By “manage,” I mean keep track of current inventory locations. For instance, say I were to receive 52 pallets of different goods at a 15,000-square-foot warehouse, and that the first pallet was named “box1b,” the second “box2b” and so forth. Now, let’s say I were to put a unique RFID tag on each individual pallet, and that those 52 pallets were shuffled into existing rows of pallets. Would it be possible for me to have some type of reader or antenna that would direct me to box1b?
There are several ways in which you could do this. There are phased-array antennas systems that can be installed within a warehouse facility, for instance. These would tell you the locations of tagged pallets to within about 3 square meters (roughly 33 square feet). Another option would be to put tags in the floor and install a reader on the forklifts. One reader antenna would be installed under the forklift truck to read tags’ locations, while another would be pointed at the pallet being carried. Software would associate the tag in the floor with the tag on the pallet, so you would know that a specific pallet was dropped off at a specific location. Such a system, however, would not tell you the shelf on which a specific pallet was located.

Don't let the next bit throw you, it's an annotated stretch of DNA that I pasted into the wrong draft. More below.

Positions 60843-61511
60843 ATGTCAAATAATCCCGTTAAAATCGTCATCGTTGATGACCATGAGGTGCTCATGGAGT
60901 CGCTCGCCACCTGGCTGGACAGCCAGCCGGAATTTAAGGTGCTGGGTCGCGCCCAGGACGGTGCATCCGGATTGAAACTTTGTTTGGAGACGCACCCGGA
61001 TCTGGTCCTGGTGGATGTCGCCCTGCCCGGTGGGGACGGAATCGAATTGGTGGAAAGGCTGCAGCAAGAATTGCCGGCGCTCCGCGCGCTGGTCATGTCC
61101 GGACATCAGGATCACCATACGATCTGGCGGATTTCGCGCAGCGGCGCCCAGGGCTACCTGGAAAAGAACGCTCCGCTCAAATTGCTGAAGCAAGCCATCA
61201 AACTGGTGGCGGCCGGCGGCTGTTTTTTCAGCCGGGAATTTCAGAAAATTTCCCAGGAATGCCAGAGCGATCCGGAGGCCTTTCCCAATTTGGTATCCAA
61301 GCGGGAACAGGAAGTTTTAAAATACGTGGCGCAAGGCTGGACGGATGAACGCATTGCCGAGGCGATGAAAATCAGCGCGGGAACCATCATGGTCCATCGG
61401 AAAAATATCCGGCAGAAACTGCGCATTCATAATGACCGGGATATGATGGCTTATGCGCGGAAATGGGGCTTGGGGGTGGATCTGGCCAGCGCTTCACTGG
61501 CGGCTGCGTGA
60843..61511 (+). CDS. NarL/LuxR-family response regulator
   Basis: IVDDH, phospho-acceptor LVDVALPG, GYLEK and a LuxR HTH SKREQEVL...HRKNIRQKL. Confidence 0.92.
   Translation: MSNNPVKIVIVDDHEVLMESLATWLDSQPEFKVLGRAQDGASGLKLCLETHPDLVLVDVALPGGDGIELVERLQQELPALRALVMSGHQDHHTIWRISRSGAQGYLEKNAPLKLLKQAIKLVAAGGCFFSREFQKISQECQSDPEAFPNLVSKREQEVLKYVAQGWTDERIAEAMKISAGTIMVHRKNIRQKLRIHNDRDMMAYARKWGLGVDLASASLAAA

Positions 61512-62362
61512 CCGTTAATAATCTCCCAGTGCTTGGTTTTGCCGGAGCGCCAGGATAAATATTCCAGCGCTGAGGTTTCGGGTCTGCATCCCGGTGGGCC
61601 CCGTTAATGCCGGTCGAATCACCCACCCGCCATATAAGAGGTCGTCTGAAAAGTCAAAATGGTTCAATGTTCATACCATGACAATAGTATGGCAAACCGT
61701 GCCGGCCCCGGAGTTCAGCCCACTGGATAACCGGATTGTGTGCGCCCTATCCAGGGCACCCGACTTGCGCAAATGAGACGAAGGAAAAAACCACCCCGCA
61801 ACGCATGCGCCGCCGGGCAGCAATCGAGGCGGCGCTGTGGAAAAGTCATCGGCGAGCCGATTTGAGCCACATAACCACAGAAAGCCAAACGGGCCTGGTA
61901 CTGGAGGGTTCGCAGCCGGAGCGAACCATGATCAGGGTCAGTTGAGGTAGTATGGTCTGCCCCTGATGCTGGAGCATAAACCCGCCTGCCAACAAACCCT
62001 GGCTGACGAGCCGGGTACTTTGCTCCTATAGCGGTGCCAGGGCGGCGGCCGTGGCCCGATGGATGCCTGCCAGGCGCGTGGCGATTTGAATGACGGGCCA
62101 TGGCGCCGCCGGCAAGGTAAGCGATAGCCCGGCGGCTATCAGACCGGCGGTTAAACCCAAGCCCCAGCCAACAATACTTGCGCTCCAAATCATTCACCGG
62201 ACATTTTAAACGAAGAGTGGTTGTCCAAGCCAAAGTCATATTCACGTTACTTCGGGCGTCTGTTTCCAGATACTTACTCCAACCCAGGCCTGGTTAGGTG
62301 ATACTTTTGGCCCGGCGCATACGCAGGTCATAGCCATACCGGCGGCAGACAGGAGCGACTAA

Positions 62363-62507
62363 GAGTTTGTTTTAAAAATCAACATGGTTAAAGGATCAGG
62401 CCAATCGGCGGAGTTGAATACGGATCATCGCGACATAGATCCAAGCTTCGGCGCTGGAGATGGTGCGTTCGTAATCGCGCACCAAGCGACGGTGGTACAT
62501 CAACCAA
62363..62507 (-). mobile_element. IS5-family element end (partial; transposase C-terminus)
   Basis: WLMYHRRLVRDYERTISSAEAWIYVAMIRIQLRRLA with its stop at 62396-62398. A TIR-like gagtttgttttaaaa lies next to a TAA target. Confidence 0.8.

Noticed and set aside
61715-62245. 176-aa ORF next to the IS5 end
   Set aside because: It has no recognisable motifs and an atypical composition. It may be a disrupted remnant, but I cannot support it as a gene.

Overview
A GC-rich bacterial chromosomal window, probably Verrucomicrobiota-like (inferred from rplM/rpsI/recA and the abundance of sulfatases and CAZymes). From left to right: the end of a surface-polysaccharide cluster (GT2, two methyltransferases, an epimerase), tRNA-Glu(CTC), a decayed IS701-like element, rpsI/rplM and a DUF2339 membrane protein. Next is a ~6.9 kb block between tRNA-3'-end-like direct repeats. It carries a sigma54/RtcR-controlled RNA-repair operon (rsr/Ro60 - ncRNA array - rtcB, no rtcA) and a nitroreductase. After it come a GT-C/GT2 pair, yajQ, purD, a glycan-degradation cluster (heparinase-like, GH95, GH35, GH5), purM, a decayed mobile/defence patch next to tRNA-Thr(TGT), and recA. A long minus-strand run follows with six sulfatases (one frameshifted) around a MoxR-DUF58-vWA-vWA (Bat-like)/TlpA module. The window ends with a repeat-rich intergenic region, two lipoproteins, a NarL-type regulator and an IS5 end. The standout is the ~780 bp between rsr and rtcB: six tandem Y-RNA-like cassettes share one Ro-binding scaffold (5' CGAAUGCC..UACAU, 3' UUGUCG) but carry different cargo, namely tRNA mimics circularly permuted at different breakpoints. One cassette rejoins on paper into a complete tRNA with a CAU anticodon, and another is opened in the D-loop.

You could add a video camera on the forklift truck and take an image of a shelf identifier, and then associate a specific shelf with the pallet, but I don’t know of an off-the-shelf system that would do this. It would be difficult to identify a location on a forklift truck where a camera could be installed that would not interfere with the forklift operations and would accurately read the shelf identifier.
—Mark Roberti, Founder and Editor, RFID Journal
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